Earlier this year I performed in a parody of Chekhov’s The Seagull, opposite Jason Bohon, Artistic Director of 3 Sticks. Jason was a blast to work with - one of those types where you can sometimes barely look at him ‘cause he’ll crack you up onstage. With that history, and with remembrances of Mythed, 3 Sticks’ MN debut three years ago, catching The Gypsy and the General was a no-brainer. And it was simple and breathtaking, with rich, gorgeous soundcapes. It was, to put it plainly, wonderful. Being the swashbuckling darling that he is, Jason agreed to subject himself to my Green Room questions. Behold:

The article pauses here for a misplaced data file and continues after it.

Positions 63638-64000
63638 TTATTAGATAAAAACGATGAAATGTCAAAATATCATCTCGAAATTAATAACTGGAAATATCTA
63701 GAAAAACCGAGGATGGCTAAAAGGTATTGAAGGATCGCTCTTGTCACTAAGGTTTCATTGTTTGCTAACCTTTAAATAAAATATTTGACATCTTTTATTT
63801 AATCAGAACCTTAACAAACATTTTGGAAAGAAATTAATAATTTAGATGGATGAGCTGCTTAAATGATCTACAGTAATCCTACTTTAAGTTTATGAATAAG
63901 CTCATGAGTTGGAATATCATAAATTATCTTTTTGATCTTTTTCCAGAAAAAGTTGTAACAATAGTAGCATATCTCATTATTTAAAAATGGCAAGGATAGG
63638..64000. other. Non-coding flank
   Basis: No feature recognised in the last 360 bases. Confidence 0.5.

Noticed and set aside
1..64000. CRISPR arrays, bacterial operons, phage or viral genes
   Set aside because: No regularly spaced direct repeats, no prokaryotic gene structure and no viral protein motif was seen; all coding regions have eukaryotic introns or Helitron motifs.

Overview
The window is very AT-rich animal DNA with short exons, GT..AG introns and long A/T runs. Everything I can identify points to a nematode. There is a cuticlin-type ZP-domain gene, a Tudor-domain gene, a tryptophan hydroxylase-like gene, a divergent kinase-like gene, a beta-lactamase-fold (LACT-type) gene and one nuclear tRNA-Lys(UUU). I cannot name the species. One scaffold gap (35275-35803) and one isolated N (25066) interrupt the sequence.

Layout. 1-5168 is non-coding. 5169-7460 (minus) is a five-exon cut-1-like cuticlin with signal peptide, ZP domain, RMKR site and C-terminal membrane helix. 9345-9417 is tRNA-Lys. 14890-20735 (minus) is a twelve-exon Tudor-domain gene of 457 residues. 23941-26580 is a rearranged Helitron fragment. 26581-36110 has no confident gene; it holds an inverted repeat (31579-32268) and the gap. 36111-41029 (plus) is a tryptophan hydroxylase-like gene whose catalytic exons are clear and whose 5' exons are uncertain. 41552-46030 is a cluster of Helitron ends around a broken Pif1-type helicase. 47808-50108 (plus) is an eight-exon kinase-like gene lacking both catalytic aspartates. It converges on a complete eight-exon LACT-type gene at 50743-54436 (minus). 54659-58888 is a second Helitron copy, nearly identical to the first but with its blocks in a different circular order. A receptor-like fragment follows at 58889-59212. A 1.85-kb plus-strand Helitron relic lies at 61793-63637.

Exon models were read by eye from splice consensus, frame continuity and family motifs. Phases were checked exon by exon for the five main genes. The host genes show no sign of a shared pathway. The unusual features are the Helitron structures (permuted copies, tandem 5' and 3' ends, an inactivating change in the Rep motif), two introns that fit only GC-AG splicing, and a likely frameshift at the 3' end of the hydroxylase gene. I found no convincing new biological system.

3 Sticks has established itself as one of the finest physical theater companies in the Twin Cities, yet there are still relatively few local theater companies that place such an emphasis on physicality; and relatively few local dance companies that place such an emphasis on narrative. Do you feel a certain responsibility to fill this niche (and subsequent pressure to do it well), or do you find your uniqueness freeing? JB: I don't think that we feel a responsibility to fill a niche, BUT I do think we challenge ourselves to do it well. Even when we get positive feedback, we are constantly looking for criticism that will help us make the work better. It's part of the LISPA training that will haunt us until the day we die. No matter how well received the work might be, there is always room for improvement. That's also interesting that you mentioned physicality and narrative in your question, because our 3 Sticks' cornerstones are: narrative, physicality, and music. In each production, we look for new ways to use these 3 cornerstone when creating a piece of theatre.